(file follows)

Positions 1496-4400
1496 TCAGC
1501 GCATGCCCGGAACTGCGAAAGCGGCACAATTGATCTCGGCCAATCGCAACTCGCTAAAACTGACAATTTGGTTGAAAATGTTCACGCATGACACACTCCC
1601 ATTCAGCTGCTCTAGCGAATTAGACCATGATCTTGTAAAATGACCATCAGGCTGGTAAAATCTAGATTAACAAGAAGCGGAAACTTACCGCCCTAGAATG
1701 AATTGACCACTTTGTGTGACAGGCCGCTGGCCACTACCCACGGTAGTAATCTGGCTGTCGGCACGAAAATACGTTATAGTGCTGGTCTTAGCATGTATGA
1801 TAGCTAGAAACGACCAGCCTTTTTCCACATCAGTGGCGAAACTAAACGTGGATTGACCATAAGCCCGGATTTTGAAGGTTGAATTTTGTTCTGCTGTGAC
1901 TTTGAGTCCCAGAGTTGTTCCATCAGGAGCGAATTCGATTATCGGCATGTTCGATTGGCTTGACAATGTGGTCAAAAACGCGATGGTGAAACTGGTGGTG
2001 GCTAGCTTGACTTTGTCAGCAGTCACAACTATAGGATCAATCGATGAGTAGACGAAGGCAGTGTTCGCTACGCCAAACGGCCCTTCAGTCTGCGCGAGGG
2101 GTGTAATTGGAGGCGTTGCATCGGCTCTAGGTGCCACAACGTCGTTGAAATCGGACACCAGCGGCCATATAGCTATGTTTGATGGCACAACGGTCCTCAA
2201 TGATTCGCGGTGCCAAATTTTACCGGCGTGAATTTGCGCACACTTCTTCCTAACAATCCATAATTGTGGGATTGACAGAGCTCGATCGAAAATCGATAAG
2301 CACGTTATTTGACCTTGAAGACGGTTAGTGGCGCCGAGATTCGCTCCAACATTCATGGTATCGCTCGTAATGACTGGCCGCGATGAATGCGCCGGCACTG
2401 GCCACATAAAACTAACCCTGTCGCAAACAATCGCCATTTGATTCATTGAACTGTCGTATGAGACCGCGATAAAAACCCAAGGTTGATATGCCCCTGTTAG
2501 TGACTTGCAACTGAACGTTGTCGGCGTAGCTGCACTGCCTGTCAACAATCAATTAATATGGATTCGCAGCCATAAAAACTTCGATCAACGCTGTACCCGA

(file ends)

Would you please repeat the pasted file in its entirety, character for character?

Positions 1496-4400
1496 TCAGC
1501 GCATGCCCGGAACTGCGAAAGCGGCACAATTGATCTCGGCCAATCGCAACTCGCTAAAACTGACAATTTGGTTGAAAATGTTCACGCATGACACACTCCC
1601 ATTCAGCTGCTCTAGCGAATTAGACCATGATCTTGTAAAATGACCATCAGGCTGGTAAAATCTAGATTAACAAGAAGCGGAAACTTACCGCCCTAGAATG
1701 AATTGACCACTTTGTGTGACAGGCCGCTGGCCACTACCCACGGTAGTAATCTGGCTGTCGGCACGAAAATACGTTATAGTGCTGGTCTTAGCATGTATGA
1801 TAGCTAGAAACGACCAGCCTTTTTCCACATCAGTGGCGAAACTAAACGTGGATTGACCATAAGCCCGGATTTTGAAGGTTGAATTTTGTTCTGCTGTGAC
1901 TTTGAGTCCCAGAGTTGTTCCATCAGGAGCGAATTCGATTATCGGCATGTTCGATTGGCTTGACAATGTGGTCAAAAACGCGATGGTGAAACTGGTGGTG
2001 GCTAGCTTGACTTTGTCAGCAGTCACAACTATAGGATCAATCGATGAGTAGACGAAGGCAGTGTTCGCTACGCCAAACGGCCCTTCAGTCTGCGCGAGGG
2101 GTGTAATTGGAGGCGTTGCATCGGCTCTAGGTGCCACAACGTCGTTGAAATCGGACACCAGCGGCCATATAGCTATGTTTGATGGCACAACGGTCCTCAA
2201 TGATTCGCGGTGCCAAATTTTACCGGCGTGAATTTGCGCACACTTCTTCCTAACAATCCATAATTGTGGGATTGACAGAGCTCGATCGAAAATCGATAAG
2301 CACGTTATTTGACCTTGAAGACGGTTAGTGGCGCCGAGATTCGCTCCAACATTCATGGTATCGCTCGTAATGACTGGCCGCGATGAATGCGCCGGCACTG
2401 GCCACATAAAACTAACCCTGTCGCAAACAATCGCCATTTGATTCATTGAACTGTCGTATGAGACCGCGATAAAAACCCAAGGTTGATATGCCCCTGTTAG
2501 TGACTTGCAACTGAACGTTGTCGGCGTAGCTGCACTGCCTGTCAACAATCAATTAATATGGATTCGCAGCCATAAAAACTTCGATCAACGCTGTACCCGA